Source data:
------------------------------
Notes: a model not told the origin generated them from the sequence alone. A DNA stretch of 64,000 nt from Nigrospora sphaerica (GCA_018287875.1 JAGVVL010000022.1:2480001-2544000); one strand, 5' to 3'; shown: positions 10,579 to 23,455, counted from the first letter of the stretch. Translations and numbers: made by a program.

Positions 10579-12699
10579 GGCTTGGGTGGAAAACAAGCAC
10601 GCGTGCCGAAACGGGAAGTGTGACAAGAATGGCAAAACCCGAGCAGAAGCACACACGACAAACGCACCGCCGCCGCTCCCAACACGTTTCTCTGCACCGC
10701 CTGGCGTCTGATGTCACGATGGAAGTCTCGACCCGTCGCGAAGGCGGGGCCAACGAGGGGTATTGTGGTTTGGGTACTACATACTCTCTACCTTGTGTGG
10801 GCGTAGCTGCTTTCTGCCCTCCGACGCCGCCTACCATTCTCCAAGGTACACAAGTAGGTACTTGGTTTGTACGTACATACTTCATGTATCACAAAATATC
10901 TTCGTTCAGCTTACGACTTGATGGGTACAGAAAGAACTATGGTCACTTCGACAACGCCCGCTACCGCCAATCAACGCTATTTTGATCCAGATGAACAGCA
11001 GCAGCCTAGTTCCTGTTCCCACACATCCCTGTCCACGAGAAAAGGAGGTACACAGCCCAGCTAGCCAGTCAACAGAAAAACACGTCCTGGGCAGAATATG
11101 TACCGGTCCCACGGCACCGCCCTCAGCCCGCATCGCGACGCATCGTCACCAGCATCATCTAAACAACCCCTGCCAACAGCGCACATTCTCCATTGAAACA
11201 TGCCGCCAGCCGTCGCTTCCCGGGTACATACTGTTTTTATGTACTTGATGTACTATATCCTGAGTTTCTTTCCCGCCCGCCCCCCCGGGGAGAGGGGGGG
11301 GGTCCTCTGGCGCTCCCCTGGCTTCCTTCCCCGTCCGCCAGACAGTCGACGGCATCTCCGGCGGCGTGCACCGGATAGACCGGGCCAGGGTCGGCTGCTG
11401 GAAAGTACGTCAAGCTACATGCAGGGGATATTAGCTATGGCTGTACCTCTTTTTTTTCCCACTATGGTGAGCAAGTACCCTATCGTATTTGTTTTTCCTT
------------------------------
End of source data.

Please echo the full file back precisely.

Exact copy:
Notes: a model not told the origin generated them from the sequence alone. A DNA stretch of 64,000 nt from Nigrospora sphaerica (GCA_018287875.1 JAGVVL010000022.1:2480001-2544000); one strand, 5' to 3'; shown: positions 10,579 to 23,455, counted from the first letter of the stretch. Translations and numbers: made by a program.

Positions 10579-12699
10579 GGCTTGGGTGGAAAACAAGCAC
10601 GCGTGCCGAAACGGGAAGTGTGACAAGAATGGCAAAACCCGAGCAGAAGCACACACGACAAACGCACCGCCGCCGCTCCCAACACGTTTCTCTGCACCGC
10701 CTGGCGTCTGATGTCACGATGGAAGTCTCGACCCGTCGCGAAGGCGGGGCCAACGAGGGGTATTGTGGTTTGGGTACTACATACTCTCTACCTTGTGTGG
10801 GCGTAGCTGCTTTCTGCCCTCCGACGCCGCCTACCATTCTCCAAGGTACACAAGTAGGTACTTGGTTTGTACGTACATACTTCATGTATCACAAAATATC
10901 TTCGTTCAGCTTACGACTTGATGGGTACAGAAAGAACTATGGTCACTTCGACAACGCCCGCTACCGCCAATCAACGCTATTTTGATCCAGATGAACAGCA
11001 GCAGCCTAGTTCCTGTTCCCACACATCCCTGTCCACGAGAAAAGGAGGTACACAGCCCAGCTAGCCAGTCAACAGAAAAACACGTCCTGGGCAGAATATG
11101 TACCGGTCCCACGGCACCGCCCTCAGCCCGCATCGCGACGCATCGTCACCAGCATCATCTAAACAACCCCTGCCAACAGCGCACATTCTCCATTGAAACA
11201 TGCCGCCAGCCGTCGCTTCCCGGGTACATACTGTTTTTATGTACTTGATGTACTATATCCTGAGTTTCTTTCCCGCCCGCCCCCCCGGGGAGAGGGGGGG
11301 GGTCCTCTGGCGCTCCCCTGGCTTCCTTCCCCGTCCGCCAGACAGTCGACGGCATCTCCGGCGGCGTGCACCGGATAGACCGGGCCAGGGTCGGCTGCTG
11401 GAAAGTACGTCAAGCTACATGCAGGGGATATTAGCTATGGCTGTACCTCTTTTTTTTCCCACTATGGTGAGCAAGTACCCTATCGTATTTGTTTTTCCTT